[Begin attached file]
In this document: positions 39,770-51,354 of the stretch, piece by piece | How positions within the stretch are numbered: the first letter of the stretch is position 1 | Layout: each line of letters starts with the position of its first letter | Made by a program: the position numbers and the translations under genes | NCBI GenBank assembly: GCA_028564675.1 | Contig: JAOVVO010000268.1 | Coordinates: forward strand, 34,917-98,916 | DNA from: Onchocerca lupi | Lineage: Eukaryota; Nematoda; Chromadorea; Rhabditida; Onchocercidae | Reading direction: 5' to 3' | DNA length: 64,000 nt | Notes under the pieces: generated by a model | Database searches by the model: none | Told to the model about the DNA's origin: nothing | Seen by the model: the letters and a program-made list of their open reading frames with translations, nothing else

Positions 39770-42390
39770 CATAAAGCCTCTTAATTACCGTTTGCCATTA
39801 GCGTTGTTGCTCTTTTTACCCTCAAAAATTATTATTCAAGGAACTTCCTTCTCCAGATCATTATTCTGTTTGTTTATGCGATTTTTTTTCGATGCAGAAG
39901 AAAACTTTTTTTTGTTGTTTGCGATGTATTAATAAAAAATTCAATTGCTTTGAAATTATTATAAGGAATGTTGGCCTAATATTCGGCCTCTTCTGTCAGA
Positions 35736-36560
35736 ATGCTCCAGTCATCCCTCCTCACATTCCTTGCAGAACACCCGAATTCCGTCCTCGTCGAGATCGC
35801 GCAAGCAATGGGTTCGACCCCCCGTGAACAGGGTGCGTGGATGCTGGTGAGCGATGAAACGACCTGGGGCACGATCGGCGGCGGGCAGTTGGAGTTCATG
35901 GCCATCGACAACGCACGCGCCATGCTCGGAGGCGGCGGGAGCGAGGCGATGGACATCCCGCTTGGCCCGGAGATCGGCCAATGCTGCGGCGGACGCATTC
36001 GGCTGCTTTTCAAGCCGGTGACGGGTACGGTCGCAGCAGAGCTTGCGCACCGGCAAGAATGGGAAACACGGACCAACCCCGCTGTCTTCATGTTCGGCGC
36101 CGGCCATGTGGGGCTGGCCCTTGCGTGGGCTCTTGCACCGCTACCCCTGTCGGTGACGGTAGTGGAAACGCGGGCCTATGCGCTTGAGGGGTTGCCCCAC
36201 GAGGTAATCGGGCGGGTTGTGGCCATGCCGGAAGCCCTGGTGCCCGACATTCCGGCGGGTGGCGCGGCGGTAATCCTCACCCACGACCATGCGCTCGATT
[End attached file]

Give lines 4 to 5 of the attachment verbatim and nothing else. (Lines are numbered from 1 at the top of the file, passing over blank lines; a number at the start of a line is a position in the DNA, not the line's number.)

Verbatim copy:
39801 GCGTTGTTGCTCTTTTTACCCTCAAAAATTATTATTCAAGGAACTTCCTTCTCCAGATCATTATTCTGTTTGTTTATGCGATTTTTTTTCGATGCAGAAG
39901 AAAACTTTTTTTTGTTGTTTGCGATGTATTAATAAAAAATTCAATTGCTTTGAAATTATTATAAGGAATGTTGGCCTAATATTCGGCCTCTTCTGTCAGA